Telstra is looking to launch its own 5G fixed-wireless home broadband product to directly compete against the federal government’s National Broadband Network company, NBN Co, at a time when it, along with its other peer competitors are arguing over the high wholesale prices NBN Co are currently charging.
The launch of Telstra’s own “5G Home Internet” product, sets the scene for the company to keep more money in its pocket whilst bypassing the NBN altogether and the high wholesale prices it is charging.
According to a report in the Sydney Morning Herald (SMH), Telstra is looking to launch its 5G Home Internet package this Wednesday and will apparently be priced at $85 a month and will offer 500GB of data to eligible customers. Telstra have stated to the SMH that it expects customers to achieve typical download speeds between 50Mbps and 300Mbps, which is certainly a bit faster at times than my current HFC connection I currently have with Telstra.
Michele Garra, the head of Telstra’s Connected Home and Business unit has told the Sydney Morning Herald that the 5G Home Internet service can offer a possible viable alternative to many homes struggling with current poor NBN connections.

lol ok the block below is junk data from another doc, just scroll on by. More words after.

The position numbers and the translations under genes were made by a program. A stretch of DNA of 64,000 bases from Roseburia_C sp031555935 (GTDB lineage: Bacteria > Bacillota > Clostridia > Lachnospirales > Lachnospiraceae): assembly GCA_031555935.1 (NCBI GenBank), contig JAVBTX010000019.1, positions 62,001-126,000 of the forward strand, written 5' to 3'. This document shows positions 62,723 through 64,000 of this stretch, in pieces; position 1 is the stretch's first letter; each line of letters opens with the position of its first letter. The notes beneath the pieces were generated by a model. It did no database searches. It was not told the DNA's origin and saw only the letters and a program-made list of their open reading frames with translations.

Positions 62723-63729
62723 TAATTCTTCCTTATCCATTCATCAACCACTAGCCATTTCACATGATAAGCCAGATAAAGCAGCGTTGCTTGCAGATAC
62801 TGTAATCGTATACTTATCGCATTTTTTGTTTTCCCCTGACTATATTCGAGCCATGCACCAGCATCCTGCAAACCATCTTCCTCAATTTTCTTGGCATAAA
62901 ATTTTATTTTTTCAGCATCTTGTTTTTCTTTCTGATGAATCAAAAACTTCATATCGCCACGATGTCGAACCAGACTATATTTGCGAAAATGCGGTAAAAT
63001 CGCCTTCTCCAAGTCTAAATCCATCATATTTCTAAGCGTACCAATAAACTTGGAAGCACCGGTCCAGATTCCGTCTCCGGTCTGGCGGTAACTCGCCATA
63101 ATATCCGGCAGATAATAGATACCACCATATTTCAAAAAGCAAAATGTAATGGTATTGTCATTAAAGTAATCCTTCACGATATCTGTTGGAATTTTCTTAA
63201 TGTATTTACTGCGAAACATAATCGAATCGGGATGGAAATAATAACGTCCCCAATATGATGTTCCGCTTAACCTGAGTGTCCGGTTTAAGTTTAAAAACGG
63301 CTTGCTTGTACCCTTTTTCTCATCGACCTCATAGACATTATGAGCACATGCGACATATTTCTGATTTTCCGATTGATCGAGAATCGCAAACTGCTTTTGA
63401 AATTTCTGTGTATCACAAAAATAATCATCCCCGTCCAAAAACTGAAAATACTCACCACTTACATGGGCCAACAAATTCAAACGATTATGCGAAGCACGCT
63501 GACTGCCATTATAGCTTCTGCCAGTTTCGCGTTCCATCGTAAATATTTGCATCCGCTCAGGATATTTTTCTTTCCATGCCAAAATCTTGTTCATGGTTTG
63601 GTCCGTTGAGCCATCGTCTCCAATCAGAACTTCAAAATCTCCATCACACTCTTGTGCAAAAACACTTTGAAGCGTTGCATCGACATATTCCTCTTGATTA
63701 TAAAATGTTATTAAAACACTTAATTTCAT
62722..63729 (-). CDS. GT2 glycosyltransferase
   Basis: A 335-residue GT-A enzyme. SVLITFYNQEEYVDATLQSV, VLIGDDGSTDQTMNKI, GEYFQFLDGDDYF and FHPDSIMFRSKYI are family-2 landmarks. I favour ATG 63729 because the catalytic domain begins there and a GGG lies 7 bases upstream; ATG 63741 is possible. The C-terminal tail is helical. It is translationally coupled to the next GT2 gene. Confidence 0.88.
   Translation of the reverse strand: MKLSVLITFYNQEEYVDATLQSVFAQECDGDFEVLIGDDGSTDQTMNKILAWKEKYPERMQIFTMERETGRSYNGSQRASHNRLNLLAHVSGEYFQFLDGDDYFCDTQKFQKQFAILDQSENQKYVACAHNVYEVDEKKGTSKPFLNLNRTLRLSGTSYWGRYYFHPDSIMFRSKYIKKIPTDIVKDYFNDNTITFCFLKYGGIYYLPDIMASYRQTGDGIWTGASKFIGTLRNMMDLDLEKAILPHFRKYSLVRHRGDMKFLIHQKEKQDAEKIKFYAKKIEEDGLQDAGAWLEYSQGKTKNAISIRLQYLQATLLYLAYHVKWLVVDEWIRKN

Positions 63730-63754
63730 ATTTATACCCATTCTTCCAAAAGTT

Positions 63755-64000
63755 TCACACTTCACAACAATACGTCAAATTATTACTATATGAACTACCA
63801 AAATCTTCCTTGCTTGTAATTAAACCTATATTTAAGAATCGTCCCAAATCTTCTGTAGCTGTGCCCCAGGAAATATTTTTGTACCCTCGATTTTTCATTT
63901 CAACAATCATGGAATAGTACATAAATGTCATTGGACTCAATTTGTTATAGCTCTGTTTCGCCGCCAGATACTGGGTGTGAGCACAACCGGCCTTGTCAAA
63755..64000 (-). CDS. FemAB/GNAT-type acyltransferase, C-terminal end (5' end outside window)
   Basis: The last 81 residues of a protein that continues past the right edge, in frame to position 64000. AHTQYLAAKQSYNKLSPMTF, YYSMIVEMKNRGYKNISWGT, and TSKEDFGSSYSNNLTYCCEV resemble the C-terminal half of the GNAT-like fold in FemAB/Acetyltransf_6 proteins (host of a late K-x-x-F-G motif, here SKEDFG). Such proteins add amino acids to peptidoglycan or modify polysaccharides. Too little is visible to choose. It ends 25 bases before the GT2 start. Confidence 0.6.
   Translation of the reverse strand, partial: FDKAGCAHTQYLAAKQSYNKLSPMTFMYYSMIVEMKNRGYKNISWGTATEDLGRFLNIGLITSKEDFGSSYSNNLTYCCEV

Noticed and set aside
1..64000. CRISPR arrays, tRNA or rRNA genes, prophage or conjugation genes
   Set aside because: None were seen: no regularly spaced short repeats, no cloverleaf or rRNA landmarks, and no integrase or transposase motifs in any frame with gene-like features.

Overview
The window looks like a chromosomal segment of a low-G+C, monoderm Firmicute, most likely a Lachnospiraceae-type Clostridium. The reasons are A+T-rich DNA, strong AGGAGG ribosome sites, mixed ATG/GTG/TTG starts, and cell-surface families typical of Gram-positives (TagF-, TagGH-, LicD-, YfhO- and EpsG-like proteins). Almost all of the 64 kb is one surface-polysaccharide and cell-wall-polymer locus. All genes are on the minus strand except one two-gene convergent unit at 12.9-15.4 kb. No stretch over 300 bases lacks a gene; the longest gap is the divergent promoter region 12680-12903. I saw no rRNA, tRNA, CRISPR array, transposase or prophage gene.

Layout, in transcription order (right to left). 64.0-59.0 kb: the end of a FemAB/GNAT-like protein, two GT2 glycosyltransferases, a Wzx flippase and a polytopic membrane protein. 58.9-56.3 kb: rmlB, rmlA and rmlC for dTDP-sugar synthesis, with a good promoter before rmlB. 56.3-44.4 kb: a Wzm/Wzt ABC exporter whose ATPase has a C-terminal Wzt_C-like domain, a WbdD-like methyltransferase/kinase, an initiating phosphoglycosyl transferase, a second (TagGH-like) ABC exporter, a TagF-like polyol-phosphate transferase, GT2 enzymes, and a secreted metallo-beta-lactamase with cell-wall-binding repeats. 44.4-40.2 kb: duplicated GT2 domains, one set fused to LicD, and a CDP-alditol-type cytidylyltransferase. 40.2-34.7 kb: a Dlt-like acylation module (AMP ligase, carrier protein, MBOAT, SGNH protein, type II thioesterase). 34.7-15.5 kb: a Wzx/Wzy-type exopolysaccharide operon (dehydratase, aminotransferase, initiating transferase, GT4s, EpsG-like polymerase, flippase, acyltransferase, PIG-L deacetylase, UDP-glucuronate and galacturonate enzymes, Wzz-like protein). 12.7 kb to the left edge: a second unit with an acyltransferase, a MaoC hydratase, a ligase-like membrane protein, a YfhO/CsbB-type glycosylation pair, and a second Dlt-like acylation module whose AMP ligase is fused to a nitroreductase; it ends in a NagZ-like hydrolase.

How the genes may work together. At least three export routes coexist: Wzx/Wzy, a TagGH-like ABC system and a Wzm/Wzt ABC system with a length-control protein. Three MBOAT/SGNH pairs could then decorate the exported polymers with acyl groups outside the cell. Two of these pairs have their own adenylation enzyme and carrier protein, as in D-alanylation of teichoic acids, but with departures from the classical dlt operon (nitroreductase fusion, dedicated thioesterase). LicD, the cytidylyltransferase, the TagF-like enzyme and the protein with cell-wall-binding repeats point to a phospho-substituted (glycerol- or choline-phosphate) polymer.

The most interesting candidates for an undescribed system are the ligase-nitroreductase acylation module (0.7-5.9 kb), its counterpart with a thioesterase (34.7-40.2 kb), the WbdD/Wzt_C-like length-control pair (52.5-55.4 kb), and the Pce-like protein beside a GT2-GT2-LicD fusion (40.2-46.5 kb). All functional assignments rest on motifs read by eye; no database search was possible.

“We will be targeting customers that are having the poorest experience today, those that are being constrained by the technology (used to deliver broadband) whether its legacy ADSL or the NBN, and that, We are also looking at customers that have the highest need to come through our service channels, those having a lot of faults and outages.”
Given its current competitor, Optus, has currently has a 5G fixed-wireless service and is planning to launch two new high-speed plans, priced at $75 a month and $90 a month respectively, later this year, though no data limits were provided.
It also comes at a time when the Federal Government last week announced that through the NBN Co, it will invest in rolling fibre out in Fibre to the Node areas covering some two million households over the next few years, whilst the NBN Co is predicting a much smaller uptake of faster, fibre broadband services.
Furthermore, Telstra has to also tread very carefully with the launch of any new competitive NBN product, as the company because of a non-compete agreement signed between Telstra and NBN Co. Under these terms of the agreement, Telstra would lose the one-off payments that it receives from NBN Co for customers moving from their current existing connections with Telstra to the NBN if it decides to go toe-to-toe against the NBN.
Ms Garra has said that while the 5G service will be highly targeted, the footprint of the service can be expanded quickly.
“Over the next 12 months, we’ll be scaling up so more people can get in on the action, especially as 5G continues to evolve and when millimetre wave [mmWave] spectrum is available.”
With the announcement due tomorrow, we will await to see more details, so watch this space.